''I Hate Reboots,"reads a funny T-shirt that comic book/movie superhero nerd Dave Lizewski wears in "Kick Ass 2"—an obvious shot at "Spider-Man,""Superman"and other franchises that wind down, then return to life entirely too soon on the big screen.
But how do you feel about superhero sequels that pretty much nobody asks for, Dave? And we're not talking about "Percy Jackson" here.
"Kick Ass 2" comes three years after the modest ($48 million) success of "Kick Ass." Covering much of the same ground, with a lot of the cute worn off or aged out of — Hit Girl (Chloe Grace Moretz) is no longer a pre-teen, Kick Ass himself (Aaron Taylor-Johnson) strains to look like a high school senior — the sequel is notable for some amusing bits, a few cool scenes, and its wince-worthy violence and staggering body count.
"This is the real world," Dave's long-suffering dad (Garrett M. Brown) lectures. "It has consequences."
So Dave suffers terrible beatings and Hit Girl delivers nastier ones, with blood and bullets and worse. And the mobster's son once known as Red Mist (Christopher Mintz-Plasse) rounds up a posse of evil henchmen, becomes a supervillain and kills or maims scores of cops and civilians.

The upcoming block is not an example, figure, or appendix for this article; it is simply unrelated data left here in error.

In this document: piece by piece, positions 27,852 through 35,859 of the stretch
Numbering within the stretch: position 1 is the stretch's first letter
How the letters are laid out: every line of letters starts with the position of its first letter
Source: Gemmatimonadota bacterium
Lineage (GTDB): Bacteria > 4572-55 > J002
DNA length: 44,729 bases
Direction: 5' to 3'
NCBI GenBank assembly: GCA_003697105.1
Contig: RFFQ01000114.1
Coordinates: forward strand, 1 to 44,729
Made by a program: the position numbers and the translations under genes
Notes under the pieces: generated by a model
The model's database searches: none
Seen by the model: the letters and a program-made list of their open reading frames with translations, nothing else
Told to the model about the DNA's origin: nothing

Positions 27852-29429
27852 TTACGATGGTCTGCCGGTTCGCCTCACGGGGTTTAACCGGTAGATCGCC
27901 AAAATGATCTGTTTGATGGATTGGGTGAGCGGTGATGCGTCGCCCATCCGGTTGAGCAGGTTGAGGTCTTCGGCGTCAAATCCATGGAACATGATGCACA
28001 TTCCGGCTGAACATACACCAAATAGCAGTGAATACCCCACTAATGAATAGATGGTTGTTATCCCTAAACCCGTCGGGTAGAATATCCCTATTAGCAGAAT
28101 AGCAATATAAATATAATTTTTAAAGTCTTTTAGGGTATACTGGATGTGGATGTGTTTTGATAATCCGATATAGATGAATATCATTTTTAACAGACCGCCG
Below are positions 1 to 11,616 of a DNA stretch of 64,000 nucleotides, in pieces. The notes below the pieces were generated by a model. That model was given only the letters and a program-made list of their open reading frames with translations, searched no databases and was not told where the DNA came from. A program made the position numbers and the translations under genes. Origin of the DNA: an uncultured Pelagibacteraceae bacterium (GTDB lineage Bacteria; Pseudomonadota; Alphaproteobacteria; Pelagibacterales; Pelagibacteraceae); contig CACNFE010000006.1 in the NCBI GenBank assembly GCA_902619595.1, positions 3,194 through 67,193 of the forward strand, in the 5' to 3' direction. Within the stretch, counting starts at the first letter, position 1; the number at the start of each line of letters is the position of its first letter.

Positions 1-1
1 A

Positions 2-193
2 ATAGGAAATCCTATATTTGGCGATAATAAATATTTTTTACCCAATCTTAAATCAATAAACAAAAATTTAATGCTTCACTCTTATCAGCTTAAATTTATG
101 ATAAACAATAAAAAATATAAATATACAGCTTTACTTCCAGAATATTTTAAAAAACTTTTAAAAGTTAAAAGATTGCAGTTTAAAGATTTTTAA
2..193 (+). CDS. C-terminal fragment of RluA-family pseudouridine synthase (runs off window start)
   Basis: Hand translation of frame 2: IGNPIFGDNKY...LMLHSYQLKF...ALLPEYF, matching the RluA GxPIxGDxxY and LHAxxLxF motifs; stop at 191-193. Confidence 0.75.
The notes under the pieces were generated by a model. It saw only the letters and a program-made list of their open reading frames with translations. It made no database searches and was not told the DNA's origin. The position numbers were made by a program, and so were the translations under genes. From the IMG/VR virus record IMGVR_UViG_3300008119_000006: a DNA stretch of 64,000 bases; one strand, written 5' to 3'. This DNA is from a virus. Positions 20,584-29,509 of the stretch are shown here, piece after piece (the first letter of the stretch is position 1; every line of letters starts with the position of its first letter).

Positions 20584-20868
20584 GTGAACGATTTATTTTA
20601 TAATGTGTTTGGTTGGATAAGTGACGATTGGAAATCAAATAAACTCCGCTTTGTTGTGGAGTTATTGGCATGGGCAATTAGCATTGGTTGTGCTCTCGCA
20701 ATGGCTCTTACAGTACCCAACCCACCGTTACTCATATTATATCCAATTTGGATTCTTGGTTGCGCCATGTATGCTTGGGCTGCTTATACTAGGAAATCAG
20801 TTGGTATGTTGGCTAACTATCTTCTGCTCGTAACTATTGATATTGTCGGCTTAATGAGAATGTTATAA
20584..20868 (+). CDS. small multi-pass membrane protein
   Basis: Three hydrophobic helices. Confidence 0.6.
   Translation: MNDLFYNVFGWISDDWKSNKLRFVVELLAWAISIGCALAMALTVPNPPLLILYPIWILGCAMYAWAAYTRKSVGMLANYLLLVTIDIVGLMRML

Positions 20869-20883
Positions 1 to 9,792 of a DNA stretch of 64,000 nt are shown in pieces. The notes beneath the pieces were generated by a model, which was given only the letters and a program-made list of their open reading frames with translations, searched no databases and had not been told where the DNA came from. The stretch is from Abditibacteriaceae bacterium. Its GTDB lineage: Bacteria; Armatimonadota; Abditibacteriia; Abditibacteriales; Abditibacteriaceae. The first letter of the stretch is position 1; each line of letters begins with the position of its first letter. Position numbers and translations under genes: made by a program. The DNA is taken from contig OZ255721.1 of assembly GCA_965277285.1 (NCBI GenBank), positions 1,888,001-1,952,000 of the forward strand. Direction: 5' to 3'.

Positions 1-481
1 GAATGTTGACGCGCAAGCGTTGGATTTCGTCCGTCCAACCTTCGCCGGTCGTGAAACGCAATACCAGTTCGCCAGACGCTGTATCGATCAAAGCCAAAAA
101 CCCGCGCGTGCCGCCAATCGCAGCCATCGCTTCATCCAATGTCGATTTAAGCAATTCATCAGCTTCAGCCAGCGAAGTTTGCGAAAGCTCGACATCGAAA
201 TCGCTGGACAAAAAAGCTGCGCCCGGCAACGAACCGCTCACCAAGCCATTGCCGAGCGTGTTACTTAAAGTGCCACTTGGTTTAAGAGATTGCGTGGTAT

And there are no consequences.
But here's what works. Dave and Hit Girl talk about teaming up. They go to the same high school, after all.
"We should be like Batman and Robin," he begs.
"NOBODY wants to be Robin," she snaps back.
Hit Girl is hitting puberty and having second thoughts about this night vigilante thing. She is thrown in with some mean-girl cheerleaders (led by an amusingly nasty Claudia Lee). And they try to teach her the joys of makeup, making out with boys and Union J. (They're the hot boy band of the moment, the One Direction in this comic-book universe.) All the high school stuff plays as wacky with a hint of reality about it.